For more behind-the-scenes on this novella and LOCATION photos from Bath, England, visit Pepper’s “Book Journeys” blog posts Bath, UK Part 1 and Bath, UK Part 2.

Thank you to the author/publisher for the complimentary review copy of this collection. This is my honest review.

About the collection

Love at First LaughDive into eight brand new contemporary Christian romantic comedies from some of your favorite inspirational authors.

From light-hearted romance to laugh-out-loud love, this set will put a smile on your face and keep you reading long into the night.

Second Impressions by award-winning author Pepper Basham
He likes streamline. She prefers embellishments. His forte is business. Hers is atmosphere. Will they realize each has what the other needs most to create the perfect romance with a touch of Jane Austin flair?

Mowed Over by USA Today bestselling author Christina Coryell
A tiny, chatty fairy artist with multicolored pastel hair. A burly, bearded landscaper who can’t get a word in edgewise. They have nothing in common, but is that enough to keep them apart?

An Informal Affair by award-winning author Heather Gray
She’s tired of waiting for happily-ever-after, so she takes matters into her own hands…with online dating. He has the worst bad-date streak ever. How will God show two people who are determined to do things their own way that He’s had a perfect plan all along?

A Heart Restored by Elizabeth Maddrey
She renovates old houses. Can he restore her heart?

Unleashing Love by Jessica R. Patch
She’s a dog walker who agrees to a full-time position caring for a puppy. In total shock, she’s handed a precious baby girl. He’s a construction mogul who’s taken his infant niece into temporary relative placement — keyword: temporary. Unless the sassy southern nanny can change his mind…and his heart.

A (nearly) Normal Nanny by Krista Phillips
Normal is highly overrated…

That’s When I Knew by award-winning author Laurie Tomlinson
When two childhood sweethearts find themselves thrown together on the road to a trade show that could save her career, past mistakes threaten to ruin her chances–and the possibility of rekindling a romance. Will the end of the summer find them apart once again?

A Time to Laugh by USA Today bestselling author Marion Ueckermann
When an unexpected inheritance and a lung disease diagnosis coincide, a missionary couple realizes God is telling them it’s time to retire. But sometimes retirement comes with strings attached. Will their life-long dream be a blessing or a curse?

Add to Goodreads | Amazon

Review: The Message in a Bottle Romance Novella Collection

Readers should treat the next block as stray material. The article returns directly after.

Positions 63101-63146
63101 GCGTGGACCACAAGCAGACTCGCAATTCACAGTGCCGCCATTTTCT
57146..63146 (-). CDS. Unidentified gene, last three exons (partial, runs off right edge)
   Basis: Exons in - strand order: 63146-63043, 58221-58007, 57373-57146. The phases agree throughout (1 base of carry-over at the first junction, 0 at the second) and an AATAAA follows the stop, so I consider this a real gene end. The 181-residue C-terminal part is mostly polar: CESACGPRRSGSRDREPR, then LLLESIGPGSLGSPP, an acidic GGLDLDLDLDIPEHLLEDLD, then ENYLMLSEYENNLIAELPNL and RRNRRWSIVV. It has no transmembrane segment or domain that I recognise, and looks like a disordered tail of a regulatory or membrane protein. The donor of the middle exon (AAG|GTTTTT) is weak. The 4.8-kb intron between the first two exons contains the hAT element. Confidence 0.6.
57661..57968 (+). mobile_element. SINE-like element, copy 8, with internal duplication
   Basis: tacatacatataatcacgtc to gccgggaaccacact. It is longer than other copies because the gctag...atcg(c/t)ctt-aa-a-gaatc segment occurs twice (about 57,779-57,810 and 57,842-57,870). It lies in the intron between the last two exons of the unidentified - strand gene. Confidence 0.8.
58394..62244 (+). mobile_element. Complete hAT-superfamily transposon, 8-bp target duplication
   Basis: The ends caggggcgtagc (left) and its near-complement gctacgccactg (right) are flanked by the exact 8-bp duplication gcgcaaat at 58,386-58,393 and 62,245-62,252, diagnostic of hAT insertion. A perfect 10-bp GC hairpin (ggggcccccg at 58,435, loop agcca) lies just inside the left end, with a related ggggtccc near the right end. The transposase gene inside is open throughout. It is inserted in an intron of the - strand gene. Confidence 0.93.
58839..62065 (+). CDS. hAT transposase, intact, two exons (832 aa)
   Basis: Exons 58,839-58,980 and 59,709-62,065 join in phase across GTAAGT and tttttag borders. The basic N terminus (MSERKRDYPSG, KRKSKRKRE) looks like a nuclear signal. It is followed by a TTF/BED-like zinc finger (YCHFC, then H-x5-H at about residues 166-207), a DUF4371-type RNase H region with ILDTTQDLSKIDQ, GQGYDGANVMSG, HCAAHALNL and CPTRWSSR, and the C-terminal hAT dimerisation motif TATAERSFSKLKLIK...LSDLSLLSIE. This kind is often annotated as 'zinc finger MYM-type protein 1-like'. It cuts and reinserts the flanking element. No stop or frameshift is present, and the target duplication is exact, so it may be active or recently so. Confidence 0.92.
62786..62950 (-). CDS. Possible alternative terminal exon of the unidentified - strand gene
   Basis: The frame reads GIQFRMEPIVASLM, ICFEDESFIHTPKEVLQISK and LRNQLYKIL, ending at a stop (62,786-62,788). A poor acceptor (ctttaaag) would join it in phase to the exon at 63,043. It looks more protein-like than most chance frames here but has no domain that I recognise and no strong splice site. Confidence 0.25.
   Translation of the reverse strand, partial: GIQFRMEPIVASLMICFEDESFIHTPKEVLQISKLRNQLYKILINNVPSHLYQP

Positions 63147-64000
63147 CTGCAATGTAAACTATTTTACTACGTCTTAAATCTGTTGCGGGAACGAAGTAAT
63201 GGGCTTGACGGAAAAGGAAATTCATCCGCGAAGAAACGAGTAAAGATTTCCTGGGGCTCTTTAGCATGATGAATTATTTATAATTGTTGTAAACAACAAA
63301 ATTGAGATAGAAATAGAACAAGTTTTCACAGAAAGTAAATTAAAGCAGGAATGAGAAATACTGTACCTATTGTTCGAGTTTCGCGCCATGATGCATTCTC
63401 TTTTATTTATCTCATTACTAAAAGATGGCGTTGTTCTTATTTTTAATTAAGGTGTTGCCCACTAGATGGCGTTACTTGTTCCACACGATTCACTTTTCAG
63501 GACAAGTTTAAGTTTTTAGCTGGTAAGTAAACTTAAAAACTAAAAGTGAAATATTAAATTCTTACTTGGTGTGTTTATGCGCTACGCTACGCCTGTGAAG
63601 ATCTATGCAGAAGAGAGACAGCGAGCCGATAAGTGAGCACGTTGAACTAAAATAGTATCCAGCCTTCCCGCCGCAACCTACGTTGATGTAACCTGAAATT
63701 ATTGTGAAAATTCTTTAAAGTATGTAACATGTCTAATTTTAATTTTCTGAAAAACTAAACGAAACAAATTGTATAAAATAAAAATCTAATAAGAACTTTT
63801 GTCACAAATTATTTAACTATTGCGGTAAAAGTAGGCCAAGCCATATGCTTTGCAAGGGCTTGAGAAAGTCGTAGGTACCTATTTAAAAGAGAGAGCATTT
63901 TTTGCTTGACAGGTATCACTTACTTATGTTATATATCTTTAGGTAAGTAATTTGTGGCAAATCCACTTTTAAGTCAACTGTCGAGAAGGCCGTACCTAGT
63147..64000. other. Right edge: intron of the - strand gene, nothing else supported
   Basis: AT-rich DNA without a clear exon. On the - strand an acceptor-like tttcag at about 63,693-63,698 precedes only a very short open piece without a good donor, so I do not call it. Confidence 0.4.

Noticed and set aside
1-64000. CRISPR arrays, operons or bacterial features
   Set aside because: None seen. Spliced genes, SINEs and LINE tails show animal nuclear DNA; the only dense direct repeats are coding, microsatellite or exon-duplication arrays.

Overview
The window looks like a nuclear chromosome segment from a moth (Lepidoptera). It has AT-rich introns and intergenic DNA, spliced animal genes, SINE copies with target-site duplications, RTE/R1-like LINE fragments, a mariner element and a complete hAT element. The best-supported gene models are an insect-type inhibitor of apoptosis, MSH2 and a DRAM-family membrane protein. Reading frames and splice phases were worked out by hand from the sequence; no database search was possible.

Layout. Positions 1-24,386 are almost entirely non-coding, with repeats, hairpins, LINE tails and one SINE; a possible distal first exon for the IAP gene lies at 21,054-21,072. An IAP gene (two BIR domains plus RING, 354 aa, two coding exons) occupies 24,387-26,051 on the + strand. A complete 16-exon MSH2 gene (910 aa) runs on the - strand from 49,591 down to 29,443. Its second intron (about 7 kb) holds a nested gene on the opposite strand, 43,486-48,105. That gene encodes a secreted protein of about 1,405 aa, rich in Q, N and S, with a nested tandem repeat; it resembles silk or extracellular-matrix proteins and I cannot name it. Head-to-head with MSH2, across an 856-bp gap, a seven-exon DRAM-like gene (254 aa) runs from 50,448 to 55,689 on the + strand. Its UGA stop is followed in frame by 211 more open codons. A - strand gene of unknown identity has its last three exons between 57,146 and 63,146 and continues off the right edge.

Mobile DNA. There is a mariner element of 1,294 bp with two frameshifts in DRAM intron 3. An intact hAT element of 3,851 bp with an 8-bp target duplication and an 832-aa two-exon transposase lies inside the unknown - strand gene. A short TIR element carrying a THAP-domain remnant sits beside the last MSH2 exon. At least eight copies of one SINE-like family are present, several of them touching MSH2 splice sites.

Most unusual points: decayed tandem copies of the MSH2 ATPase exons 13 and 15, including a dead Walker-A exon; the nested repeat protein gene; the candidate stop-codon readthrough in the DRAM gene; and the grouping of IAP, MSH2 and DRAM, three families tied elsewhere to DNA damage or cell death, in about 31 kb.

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Welcome! Today is all about a delightful novella collection from Barbour Publishing, The Message in a Bottle Romance Collection by authors Heather Day Gilbert, Amanda Dykes, Maureen Lang, Jocelyn Green, and Joanne Bischof. With five separate stories, this collection is tethered with a common theme of hope and an antique bronze bottle that travels around the globe and through the centuries, appearing in each story.

About the Book


Join the journey as one word etched in Latin on an ancient bronze bottle travels through the centuries to reach five young women who are struggling to maintain their faith in God and love. An Irish princess, a Scottish story weaver, a Post-Colonial nurse, a cotton mill worker, and a maid who nearly drowned each receive a message from the bottle just when they need their hope restored. But will the bottle also bring them each to a man whose love will endure?

Review

Each story has a unique setting and voice, but a common theme of hope can be found in them all. The Message in a Bottle Romance CollectionSometimes it’s a hope to survive, a hope for a second chance, a hope for love and belonging, or a hope that trusts in God for a better future.

The entire collection was delightful and encouraging. Each had a sweet romance, sometimes with a surprise or two thrown it. Each told a different story of family or culture, presenting its era and setting with bright clarity and detail. All of it was threaded with the theme of hope and connected with a seemingly small item, a brass bottle. I thought it was representative of the hope we do share — in faith and trust in God — that might seem small but has a mighty strength and endurance when tested.

Prologue 834 AD & The Distant Tide • 1170 Ireland • by Heather Day Gilbert

  • The origin story of the bottle is very well told and connects closely to the characters in Heather’s story.
  • I enjoyed the setting and conflict: a northern Irish kingdom during medieval times with threats from Vikings and Northmen. This is a period I’ve not read (or heard much about) in the Christian fiction genre. I do know that Heather has penned a Viking series I’m now interested in!
  • This story surprised me in a few ways – what I would have predicted about a certain character’s response and attitude was completely turned around in a very good way.

A Song in the Night • 1715 Scotland • by Amanda Dykes

  • A bit of a secret propels this story and adds dramatic suspense to the plot. The way the main characters are established allows them to “speak for themselves”, in a way, and reveal their hearts and pasts slowly.
  • I loved the simultaneous journies of this story, a physical one across borders and to a new destination (Scotland to England), a new experience for the characters, and an emotional one from brokenness to restoration.
  • Also, I was really impressed with the lyrical writing style of Amanda and the way she incorporated Scottish culture and language into the story. Yay for discovering new authors!